Ian Lowell
Trump It!
A workshop session on using unusual playing cards for wargaming.  Following some of thoughts on the German Peasants’ War 1524—26 sessions at COW 2014.  An introduction to the earliest packs of cards and gaming with them, especially the following :
Karnöffel, The Visconti-Sforza Tarot and the Mantegna ‘Tarot’.

Ian Lowell
Rein-Bow Warriors Redux
A talk on the latest research into Late Bronze Age warfare, especially focusing on chariots.
  Followed by a chance to experiment with and try out the latest Rein-Bow Warrior rules.

Phil Steele
The Battle of Bouvines 1214
A delayed 800th anniversary wargame . Historical introduction plus toy soldier wargame in 15mm using adapted Basic Impetus.  A decisive battle on the Magna Carta timeline ...

Phil Steele
Sink The Bismark
Simple wargame using the 1:1200 Airfix models and the combat/damage system from last year's 'pop-up' game.

Phil Steele
Yarmuk 636
The decisive battle of the Arab Conquests ... Historical introduction plus a toy soldier wargame using classic 30mm flats and state of the art DBA V3.  A Society of Ancients 50th anniversary wargame.

Mike Elliott
Naval wargames have always annoyed me.  Detailed rules for ship to ship actions but far too complex for actual fleet actions.  In the 210th anniversary year, I present a wargame of the Battle of Trafalgar, with EVERY ship individually represented and ruthlessly simple rules to (hopefully!) allow play to a conclusion in about 90 mins to 2 hours.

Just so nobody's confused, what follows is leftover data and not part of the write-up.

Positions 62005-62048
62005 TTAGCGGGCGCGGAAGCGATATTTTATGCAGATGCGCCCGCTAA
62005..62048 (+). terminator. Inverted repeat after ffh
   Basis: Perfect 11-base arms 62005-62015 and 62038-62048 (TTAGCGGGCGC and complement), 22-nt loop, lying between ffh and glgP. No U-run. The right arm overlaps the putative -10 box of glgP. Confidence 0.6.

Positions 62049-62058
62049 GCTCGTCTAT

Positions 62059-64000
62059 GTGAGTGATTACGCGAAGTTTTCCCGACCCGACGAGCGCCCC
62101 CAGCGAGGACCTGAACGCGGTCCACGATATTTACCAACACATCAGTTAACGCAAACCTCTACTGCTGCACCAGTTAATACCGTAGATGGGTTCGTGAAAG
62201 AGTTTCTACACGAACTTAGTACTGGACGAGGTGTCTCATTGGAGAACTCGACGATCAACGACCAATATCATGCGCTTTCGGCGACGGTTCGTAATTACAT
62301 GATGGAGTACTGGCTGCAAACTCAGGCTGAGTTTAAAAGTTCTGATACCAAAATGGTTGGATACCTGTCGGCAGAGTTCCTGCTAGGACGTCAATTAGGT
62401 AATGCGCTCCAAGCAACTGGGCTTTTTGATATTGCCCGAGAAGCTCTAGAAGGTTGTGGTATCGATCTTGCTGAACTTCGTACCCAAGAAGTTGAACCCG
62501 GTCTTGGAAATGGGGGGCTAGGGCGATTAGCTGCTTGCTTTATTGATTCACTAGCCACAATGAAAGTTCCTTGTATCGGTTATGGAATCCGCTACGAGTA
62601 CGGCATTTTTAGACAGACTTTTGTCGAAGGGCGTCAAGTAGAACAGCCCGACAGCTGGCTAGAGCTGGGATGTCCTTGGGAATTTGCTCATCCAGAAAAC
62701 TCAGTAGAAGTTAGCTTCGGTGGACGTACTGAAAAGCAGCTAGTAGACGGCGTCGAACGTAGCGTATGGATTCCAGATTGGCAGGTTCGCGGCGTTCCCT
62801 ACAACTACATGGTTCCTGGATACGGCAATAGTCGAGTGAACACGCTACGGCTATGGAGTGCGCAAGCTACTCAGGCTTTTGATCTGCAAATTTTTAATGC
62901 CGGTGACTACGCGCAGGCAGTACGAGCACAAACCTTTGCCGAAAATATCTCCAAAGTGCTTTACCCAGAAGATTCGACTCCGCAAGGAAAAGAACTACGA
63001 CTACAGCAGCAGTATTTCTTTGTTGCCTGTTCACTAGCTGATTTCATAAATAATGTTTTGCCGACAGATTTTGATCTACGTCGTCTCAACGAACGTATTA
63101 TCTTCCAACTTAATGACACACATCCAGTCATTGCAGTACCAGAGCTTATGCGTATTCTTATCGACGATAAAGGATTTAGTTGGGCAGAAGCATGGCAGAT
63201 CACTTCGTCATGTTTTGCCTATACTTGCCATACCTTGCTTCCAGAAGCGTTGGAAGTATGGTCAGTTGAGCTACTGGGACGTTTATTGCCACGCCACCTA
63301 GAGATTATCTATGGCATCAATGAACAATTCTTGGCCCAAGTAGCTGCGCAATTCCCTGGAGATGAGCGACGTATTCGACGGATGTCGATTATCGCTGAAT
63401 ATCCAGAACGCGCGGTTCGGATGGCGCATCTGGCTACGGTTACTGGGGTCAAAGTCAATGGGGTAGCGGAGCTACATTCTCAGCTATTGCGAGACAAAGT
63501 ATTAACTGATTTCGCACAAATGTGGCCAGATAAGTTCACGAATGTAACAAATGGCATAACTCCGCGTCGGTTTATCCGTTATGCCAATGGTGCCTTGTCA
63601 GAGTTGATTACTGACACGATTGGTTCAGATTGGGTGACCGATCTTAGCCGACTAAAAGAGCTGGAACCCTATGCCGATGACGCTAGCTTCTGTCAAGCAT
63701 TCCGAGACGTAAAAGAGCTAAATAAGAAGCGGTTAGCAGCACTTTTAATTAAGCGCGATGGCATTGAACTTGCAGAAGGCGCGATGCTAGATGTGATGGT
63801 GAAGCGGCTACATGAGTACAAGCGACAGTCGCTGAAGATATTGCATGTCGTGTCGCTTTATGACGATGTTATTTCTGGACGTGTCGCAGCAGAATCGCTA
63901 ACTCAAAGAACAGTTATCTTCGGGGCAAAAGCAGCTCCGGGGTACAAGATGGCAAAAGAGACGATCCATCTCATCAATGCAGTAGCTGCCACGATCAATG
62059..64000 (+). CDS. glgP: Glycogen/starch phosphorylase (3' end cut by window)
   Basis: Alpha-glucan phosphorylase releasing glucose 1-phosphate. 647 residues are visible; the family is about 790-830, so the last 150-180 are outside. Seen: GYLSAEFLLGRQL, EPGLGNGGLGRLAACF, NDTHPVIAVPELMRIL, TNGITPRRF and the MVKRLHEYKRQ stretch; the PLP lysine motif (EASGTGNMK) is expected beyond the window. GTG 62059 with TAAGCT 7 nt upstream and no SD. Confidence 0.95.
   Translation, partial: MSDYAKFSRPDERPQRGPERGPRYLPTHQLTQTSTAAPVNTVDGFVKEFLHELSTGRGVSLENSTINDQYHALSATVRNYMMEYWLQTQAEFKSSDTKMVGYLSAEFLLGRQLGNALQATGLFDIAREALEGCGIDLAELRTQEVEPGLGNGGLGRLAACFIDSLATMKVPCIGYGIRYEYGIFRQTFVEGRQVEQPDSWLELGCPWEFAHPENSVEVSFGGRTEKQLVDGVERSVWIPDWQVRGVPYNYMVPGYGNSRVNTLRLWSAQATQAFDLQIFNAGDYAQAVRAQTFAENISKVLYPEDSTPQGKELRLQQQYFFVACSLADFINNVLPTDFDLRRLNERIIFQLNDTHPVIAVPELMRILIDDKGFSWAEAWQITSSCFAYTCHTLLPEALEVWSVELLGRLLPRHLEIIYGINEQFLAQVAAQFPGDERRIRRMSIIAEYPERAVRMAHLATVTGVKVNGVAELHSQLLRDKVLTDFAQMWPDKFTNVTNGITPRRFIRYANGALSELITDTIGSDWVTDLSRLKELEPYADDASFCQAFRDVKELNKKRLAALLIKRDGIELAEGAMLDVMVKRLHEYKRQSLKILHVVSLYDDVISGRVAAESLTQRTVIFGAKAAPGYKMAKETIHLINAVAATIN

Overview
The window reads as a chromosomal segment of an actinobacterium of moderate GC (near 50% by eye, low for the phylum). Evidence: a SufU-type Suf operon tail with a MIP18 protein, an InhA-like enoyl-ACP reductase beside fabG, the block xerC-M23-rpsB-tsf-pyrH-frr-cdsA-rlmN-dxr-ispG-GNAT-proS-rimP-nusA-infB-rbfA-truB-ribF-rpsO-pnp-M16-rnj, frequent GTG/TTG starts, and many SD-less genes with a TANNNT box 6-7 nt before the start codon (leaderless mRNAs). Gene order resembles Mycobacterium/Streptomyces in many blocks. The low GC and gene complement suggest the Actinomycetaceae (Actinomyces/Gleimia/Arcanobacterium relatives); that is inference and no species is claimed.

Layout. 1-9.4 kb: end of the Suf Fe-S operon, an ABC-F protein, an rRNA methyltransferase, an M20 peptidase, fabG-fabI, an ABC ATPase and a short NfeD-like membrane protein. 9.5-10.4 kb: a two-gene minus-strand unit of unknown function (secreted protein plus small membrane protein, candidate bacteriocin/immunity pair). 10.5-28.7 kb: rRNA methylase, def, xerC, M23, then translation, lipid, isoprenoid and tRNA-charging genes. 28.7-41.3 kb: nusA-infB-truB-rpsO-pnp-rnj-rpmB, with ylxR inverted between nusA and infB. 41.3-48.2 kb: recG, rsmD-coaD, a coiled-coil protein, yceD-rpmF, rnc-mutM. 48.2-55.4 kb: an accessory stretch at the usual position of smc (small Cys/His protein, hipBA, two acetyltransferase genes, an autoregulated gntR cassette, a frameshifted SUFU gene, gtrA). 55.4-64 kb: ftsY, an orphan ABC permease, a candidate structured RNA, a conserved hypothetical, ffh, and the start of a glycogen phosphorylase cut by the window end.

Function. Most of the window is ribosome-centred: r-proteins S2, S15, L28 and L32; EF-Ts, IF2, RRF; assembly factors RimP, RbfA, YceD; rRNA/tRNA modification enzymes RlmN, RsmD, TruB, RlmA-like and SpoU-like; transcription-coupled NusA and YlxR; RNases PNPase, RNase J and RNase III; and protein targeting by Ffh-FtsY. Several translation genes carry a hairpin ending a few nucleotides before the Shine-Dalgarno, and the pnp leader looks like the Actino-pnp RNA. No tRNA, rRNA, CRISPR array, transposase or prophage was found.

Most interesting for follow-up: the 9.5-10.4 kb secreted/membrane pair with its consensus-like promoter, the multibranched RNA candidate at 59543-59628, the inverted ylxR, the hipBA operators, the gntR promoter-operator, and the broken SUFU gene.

Mike Elliott
Waking Shark or Cyber Warfare - The Six Stage Kill Chain
A lecture and discussion about cyber warfare and how we might simulate it in the context of a wargame.

Mike Elliott
Late Arrivals at the Duchess of Richmond's Ball
A Dinner Table Game.
It is 15th June 1815. Time travelling military(?) figures from all periods of history arrive for the Duchess of Richmond's Ball on the eve of Waterloo ... Inevitably, with time travel being what it is they arrive  late ...
An across-the-dinner-table entertainment on Saturday evening in the style of the Late Arrivals game from "I'm Sorry I Haven't a Clue". Laughter and mirth will ensue (I hope!!)
The best submissions may even find their way into the Nugget (Shock! Horror!).

Sue Laflin-Barker
It’s the latest version of the usual game, smugglers trying to deliver their goods and the revenue trying to intercept them.

Michael Young
Kestrel's Hover
This is a wargame developed for and played with 16th Air Assault Brigade. They wanted it to compare helicopter and parachute landings.
It uses a 200m hex grid and the units are platoons or sections, with 15 minute time steps.  The scenario is the capture of an airbase against light, but cunning opposition.
16th Air Assault liked the game so much they took a copy of it back to Colchester with them.
This will be a double session:  The first one will be a Helicopter Assault, the second one a Parachute Assault.  Feel free to attend either or both sessions.

Jaap Boender
Five minutes of political courage